“Not like you’re thinking,” Quentin says. He nudges a foot against Eliot’s leg like it’s nothing. “I mean, we know feelings. Facts, the whys and the wherefores, not so much.”
“Feelings,” Eliot echoes weakly. “So all this is-“
“- is feelings,” Quentin finishes. “Well, yeah. Soulmates usually have feelings for each other.”
“Right,” Eliot says, getting up from the couch and going over to the bar. “I think I need a minute.”
He goes upstairs with a drink he couldn’t name if he tried, and sits in the enclosed glass balcony off a room that belonged to some first-year. The balcony had clearly been enchanted into being years before Eliot had arrived, and would’ve made the room prime real estate if there’d been any kind of ventilation. As it was, sitting on the balcony was akin to being slowly baked alive, with the added bonus of being able to see out of the oven. Eliot misses the sun more than he ever thought possible, however, so he sits, and bakes, and thinks.
Soulmates. It’s not unheard of, in magical history, for souls to be linked. Uncommon, yes, but there were stories about the greatest cooperative magic being achieved by those with ‘souls intertwined.’ He remembers coming across it in a book once while idly considering that year’s gift for Encanto Occulto, and thinking that he and Margo, maybe -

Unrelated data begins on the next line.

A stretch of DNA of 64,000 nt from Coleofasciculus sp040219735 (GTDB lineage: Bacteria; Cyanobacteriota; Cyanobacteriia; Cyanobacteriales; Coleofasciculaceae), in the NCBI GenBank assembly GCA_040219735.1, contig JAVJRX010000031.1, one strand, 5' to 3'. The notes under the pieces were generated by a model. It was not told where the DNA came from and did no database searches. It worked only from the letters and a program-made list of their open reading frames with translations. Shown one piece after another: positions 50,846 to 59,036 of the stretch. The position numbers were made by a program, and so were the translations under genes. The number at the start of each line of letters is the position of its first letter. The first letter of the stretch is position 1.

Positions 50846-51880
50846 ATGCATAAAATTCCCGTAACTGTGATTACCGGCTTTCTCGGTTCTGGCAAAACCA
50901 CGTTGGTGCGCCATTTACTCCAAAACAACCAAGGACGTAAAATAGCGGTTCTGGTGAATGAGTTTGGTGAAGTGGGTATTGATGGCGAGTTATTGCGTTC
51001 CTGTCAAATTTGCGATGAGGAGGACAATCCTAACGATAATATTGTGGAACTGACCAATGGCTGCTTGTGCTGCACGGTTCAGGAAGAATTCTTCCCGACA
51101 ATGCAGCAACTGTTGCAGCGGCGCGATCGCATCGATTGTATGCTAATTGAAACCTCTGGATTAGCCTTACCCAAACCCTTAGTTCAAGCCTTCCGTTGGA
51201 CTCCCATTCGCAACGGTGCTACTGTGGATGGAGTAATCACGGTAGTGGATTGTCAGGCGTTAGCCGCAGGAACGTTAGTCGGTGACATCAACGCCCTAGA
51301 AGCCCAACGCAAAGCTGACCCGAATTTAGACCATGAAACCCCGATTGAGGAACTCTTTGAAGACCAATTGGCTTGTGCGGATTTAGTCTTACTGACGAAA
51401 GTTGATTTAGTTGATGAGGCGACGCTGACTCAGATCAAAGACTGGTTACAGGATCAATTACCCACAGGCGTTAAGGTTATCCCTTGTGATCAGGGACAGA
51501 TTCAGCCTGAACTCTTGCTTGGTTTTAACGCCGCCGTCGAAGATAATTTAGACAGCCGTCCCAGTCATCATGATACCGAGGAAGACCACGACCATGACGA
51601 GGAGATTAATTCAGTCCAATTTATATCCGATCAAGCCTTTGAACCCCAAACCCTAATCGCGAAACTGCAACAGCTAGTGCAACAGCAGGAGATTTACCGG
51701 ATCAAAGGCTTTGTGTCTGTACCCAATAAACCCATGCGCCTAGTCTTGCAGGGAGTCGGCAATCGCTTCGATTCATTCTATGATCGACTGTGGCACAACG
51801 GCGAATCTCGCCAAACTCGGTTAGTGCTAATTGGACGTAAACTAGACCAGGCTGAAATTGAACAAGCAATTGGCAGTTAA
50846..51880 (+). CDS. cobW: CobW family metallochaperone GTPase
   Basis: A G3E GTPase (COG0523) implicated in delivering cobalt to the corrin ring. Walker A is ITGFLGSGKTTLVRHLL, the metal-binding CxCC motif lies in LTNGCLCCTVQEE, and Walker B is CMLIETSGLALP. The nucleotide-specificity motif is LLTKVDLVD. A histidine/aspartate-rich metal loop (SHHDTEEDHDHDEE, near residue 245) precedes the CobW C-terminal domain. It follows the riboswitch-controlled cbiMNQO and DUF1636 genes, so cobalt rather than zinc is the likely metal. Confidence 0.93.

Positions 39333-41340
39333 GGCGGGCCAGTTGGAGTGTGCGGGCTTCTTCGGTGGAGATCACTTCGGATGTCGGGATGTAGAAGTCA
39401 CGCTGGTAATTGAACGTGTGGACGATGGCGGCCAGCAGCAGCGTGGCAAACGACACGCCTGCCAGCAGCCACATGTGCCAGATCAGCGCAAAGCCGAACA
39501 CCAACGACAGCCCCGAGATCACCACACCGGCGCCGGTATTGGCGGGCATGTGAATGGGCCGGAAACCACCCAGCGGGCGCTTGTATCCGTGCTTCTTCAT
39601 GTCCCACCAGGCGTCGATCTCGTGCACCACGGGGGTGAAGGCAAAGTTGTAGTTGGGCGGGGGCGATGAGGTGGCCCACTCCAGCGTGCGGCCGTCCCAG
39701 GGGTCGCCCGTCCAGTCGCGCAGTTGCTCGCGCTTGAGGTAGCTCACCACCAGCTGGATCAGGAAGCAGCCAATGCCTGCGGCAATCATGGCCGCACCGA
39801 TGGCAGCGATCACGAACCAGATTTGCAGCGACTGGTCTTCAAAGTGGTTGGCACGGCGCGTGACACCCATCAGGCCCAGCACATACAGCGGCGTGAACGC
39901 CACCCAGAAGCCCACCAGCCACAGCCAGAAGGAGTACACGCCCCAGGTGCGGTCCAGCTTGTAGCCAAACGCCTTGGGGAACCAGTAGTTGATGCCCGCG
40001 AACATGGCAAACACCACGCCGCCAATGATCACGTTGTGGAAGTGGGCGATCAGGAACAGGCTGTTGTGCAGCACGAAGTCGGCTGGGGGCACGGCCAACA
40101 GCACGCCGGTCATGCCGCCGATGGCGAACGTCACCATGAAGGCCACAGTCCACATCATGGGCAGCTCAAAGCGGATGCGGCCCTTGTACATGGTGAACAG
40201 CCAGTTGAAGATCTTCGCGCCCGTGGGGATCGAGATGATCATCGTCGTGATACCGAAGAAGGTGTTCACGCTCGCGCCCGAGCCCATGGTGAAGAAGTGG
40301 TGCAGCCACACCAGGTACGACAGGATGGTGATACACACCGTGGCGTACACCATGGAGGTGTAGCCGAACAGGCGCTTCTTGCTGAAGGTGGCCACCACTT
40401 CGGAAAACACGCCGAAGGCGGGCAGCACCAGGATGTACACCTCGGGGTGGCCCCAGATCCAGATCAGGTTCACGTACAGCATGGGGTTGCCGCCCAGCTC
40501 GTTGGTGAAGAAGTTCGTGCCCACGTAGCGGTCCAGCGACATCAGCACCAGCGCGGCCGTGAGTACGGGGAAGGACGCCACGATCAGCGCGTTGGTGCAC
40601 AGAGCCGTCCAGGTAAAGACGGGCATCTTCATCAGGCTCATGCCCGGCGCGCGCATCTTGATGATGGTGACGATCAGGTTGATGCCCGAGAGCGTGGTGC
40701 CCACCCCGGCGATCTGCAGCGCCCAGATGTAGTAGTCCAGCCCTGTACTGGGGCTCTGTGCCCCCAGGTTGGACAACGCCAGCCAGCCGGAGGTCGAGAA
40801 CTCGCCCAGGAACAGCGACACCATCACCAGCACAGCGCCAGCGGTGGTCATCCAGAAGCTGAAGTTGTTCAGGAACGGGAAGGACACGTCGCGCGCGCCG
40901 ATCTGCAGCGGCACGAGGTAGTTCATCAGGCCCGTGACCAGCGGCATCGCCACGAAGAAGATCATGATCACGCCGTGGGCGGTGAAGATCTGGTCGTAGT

Quentin, though. It makes sense that it would be him. It must’ve been the Mosaic Quest, Eliot thinks. The time key - he’d been dead already, as Quentin had explained it, but somehow, the years that they’d put into it together must’ve linked them.
It’s not that he’s freaking out, it’s just that. The idea of his soul being part of Quentin’s, the thought that that might not be a bad thing for either of them…he needs time.
He laughs to himself. He has nothing but time, now. And Quentin. Nothing but time and Quentin.
As though summoned by Eliot’s thoughts, Quentin steps out onto the balcony.
“Jesus, it’s hot out here,” he says, squinting through the glass to see the grounds of Brakebills. “Weird to see it so empty.”
“I guess,” Eliot says, shrugging. “I stayed here over the summer, between first and second year, and it was like this. Quiet. I liked it.”
Quentin sits down on a hideous wicker chair, bringing his knees up against his chest.
“I can see that,” he says, still looking out through the glass. “I miss the quiet too, sometimes. This world is so loud.”
“The city is loud,” Eliot corrects, “when you grow up in fields…”
He trails off, shakes his head in disbelief that he’s nostalgic over any part of his childhood.
“It’s okay to miss it,” Quentin says.
“Oh, so you’re psychic now,” Eliot says, maybe a tad defensively.
“No, but I know feelings,” he says, turning to look at Eliot fondly. “I know you.”
Eliot looks away.
“And I know that you’re freaking out about that, which is why I’m up here,” Quentin continues. “Freakouts are my forte, Waugh. Save your overthinking for when you’re back out there. You’re gonna have to explain all of this to me, you know. Regular me.”